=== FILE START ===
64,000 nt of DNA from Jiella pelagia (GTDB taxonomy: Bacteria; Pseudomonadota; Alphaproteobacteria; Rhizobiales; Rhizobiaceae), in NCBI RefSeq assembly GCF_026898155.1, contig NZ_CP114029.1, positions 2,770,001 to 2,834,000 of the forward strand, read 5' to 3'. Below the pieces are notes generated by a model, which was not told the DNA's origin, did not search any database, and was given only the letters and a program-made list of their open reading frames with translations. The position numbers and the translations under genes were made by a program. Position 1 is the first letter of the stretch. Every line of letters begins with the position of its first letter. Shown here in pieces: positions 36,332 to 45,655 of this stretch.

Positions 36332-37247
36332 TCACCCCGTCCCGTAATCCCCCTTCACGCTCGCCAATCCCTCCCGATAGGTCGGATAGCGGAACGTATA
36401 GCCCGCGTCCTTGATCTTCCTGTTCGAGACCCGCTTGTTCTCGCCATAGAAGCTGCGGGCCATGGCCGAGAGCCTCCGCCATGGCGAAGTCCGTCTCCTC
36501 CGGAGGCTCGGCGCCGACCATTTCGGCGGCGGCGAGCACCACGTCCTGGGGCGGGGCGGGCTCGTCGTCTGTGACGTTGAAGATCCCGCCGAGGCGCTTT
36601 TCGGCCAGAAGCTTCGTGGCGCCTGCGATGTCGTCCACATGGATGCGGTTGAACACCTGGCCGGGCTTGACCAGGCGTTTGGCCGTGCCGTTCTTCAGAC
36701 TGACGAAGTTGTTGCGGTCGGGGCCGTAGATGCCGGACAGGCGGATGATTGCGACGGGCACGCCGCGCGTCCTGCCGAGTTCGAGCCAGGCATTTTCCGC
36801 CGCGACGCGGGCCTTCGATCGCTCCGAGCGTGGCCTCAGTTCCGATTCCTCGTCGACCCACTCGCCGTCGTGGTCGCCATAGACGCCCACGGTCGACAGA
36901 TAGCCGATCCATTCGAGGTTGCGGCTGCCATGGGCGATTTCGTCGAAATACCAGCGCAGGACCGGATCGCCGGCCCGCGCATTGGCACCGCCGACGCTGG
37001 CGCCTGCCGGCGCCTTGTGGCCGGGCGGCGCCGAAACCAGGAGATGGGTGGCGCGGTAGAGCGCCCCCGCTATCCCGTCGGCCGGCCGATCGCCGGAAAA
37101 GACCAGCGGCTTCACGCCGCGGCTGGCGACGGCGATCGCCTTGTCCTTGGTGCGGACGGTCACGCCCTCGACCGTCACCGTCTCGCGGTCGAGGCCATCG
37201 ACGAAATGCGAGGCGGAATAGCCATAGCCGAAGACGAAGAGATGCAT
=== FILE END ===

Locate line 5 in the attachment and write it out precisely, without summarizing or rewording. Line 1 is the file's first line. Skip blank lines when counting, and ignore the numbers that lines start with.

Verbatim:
36501 CGGAGGCTCGGCGCCGACCATTTCGGCGGCGGCGAGCACCACGTCCTGGGGCGGGGCGGGCTCGTCGTCTGTGACGTTGAAGATCCCGCCGAGGCGCTTT